Mechanistic picture for conformational transition of a membrane transporter at atomic resolution
By Mahmoud Moradi and Emad Tajkhorshid.
Published in Proceedings of the National Academy of Sciences of the United States of America 110(47): 18916-21 on November 19, 2013. PMID: 24191018. PMCID: PMC3839739. Link to publication page.
Project: Structural Dynamics of ABC Transporter. Core Facility: Computational Modeling.
Membrane transporters rely on large-scale conformational changes for their function. Despite considerable effort, however, details of such structural transitions are largely unknown, leaving many fundamental questions regarding the transport mechanism in this important family of membrane proteins unanswered. Here, we present a nonequilibrium approach to characterize the conformational transition of MsbA, a member of the ATP-binding cassette exporter family, which is involved in transport of diverse substrates across the membrane. The design of the study is based on complex, system-specific reaction coordinates and protocols resulting in an unprecedented level of detail on the nature of conformational coupling and the mechanism of transport. The presented approach opens opportunities for investigating large-scale conformational changes of other membrane transporters.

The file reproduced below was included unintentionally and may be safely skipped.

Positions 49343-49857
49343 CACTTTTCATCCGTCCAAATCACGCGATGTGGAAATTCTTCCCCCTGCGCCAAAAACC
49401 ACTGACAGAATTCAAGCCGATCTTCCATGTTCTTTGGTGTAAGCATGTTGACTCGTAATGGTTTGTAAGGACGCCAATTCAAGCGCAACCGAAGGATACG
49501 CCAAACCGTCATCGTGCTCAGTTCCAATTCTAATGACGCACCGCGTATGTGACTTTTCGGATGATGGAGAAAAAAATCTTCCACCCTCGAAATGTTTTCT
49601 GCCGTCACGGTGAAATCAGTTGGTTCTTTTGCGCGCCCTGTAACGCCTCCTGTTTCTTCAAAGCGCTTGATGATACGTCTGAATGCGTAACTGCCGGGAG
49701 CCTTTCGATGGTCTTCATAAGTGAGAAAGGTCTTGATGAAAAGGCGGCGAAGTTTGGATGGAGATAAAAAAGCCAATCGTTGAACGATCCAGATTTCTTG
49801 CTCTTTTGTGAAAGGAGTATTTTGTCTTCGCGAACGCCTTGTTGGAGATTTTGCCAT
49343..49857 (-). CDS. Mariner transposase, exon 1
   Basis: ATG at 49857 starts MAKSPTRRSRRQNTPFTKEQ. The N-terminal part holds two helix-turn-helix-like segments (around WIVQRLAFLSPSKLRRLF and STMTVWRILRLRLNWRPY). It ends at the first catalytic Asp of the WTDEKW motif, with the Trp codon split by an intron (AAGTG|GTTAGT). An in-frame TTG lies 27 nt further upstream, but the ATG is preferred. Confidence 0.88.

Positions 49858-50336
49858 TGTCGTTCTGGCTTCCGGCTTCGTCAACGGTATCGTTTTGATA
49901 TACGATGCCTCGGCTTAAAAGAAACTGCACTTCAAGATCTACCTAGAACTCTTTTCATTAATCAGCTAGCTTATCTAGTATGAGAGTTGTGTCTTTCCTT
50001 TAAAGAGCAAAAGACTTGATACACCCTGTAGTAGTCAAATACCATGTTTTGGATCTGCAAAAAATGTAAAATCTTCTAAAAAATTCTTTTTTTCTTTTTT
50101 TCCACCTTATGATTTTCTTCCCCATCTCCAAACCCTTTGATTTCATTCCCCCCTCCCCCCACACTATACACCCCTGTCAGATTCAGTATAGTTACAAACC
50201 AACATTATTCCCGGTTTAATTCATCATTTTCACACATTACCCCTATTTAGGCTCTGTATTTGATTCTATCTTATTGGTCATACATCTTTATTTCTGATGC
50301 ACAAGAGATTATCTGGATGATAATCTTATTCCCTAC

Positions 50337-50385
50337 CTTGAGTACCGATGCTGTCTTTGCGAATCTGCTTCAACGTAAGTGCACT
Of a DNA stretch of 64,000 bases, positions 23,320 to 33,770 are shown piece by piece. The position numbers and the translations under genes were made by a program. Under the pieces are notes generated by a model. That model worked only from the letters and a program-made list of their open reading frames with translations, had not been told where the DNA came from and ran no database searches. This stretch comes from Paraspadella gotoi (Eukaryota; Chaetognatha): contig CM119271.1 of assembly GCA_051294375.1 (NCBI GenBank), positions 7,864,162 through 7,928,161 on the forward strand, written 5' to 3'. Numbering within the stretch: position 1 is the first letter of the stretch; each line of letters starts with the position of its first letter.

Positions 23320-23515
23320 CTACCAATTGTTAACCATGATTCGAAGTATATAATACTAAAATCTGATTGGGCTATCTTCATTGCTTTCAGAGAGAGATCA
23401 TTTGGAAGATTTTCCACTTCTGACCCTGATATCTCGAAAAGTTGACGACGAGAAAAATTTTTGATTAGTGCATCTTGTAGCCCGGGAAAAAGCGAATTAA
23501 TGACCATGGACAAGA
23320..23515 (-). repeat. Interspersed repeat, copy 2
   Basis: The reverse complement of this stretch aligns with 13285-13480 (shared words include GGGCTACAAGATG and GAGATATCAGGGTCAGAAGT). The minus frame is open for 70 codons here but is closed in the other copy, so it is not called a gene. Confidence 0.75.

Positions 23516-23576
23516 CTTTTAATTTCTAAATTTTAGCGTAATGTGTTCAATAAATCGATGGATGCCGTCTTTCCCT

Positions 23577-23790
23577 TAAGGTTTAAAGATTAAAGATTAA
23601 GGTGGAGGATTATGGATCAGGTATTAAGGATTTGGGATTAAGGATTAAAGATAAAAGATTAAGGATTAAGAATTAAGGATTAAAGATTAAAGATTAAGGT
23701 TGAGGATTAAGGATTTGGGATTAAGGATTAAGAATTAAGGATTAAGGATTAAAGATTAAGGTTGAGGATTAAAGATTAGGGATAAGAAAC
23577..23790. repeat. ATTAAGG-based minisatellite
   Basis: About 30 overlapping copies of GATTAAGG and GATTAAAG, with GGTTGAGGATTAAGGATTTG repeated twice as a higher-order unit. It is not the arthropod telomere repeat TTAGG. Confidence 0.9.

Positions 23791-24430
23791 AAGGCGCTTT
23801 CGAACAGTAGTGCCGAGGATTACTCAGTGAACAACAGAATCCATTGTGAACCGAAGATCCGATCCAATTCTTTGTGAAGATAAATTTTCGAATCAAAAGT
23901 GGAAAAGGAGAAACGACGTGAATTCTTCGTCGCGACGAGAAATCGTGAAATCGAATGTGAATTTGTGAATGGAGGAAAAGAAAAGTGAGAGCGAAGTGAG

During their transport cycle, ATP-binding cassette (ABC) transporters undergo large-scale conformational changes between inward- and outward-facing states. Using an approach based on designing system-specific reaction coordinates and using nonequilibrium work relations, we have performed extensive all-atom molecular dynamics simulations in the presence of explicit membrane/solvent to sample a large number of mechanistically distinct pathways for the conformational transition of MsbA, a bacterial ABC exporter whose structure has been solved in multiple functional states. The computational approach developed here is based on (i) extensive exploration of system-specific biasing protocols (e.g., using collective variables designed based on available low-resolution crystal structures) and (ii) using nonequilibrium work relations for comparing the relevance of the transition pathways. The most relevant transition pathway identified using this approach involves several distinct stages reflecting the complex nature of the structural changes associated with the function of the protein. The opening of the cytoplasmic gate during the outward- to inward-facing transition of apo MsbA is found to be disfavored when the periplasmic gate is open and facilitated by a twisting motion of the nucleotide-binding domains that involves a dramatic change in their relative orientation. These results highlight the cooperativity between the transmembrane and the nucleotide-binding domains in the conformational transition of ABC exporters. The approach introduced here provides a framework to study large-scale conformational changes of other membrane transporters whose computational investigation at an atomic resolution may not be currently feasible using conventional methods.